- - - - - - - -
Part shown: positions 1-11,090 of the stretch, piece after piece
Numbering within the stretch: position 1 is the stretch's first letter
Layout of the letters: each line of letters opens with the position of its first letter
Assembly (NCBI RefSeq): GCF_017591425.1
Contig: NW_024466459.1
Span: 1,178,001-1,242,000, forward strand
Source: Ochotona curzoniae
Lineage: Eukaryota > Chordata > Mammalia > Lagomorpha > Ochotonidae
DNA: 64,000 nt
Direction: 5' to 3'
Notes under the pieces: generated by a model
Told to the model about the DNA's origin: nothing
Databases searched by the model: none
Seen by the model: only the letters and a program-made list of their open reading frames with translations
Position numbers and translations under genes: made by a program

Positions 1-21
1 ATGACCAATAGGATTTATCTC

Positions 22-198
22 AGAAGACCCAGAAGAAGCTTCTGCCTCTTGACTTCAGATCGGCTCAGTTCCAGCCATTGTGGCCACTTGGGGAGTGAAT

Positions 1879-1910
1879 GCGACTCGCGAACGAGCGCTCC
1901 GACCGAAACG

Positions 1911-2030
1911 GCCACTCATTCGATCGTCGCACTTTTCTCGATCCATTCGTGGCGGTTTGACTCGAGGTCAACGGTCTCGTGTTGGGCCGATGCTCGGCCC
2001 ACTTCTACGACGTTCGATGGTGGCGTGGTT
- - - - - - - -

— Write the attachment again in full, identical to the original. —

Part shown: positions 1-11,090 of the stretch, piece after piece
Numbering within the stretch: position 1 is the stretch's first letter
Layout of the letters: each line of letters opens with the position of its first letter
Assembly (NCBI RefSeq): GCF_017591425.1
Contig: NW_024466459.1
Span: 1,178,001-1,242,000, forward strand
Source: Ochotona curzoniae
Lineage: Eukaryota > Chordata > Mammalia > Lagomorpha > Ochotonidae
DNA: 64,000 nt
Direction: 5' to 3'
Notes under the pieces: generated by a model
Told to the model about the DNA's origin: nothing
Databases searched by the model: none
Seen by the model: only the letters and a program-made list of their open reading frames with translations
Position numbers and translations under genes: made by a program

Positions 1-21
1 ATGACCAATAGGATTTATCTC

Positions 22-198
22 AGAAGACCCAGAAGAAGCTTCTGCCTCTTGACTTCAGATCGGCTCAGTTCCAGCCATTGTGGCCACTTGGGGAGTGAAT

Positions 1879-1910
1879 GCGACTCGCGAACGAGCGCTCC
1901 GACCGAAACG

Positions 1911-2030
1911 GCCACTCATTCGATCGTCGCACTTTTCTCGATCCATTCGTGGCGGTTTGACTCGAGGTCAACGGTCTCGTGTTGGGCCGATGCTCGGCCC
2001 ACTTCTACGACGTTCGATGGTGGCGTGGTT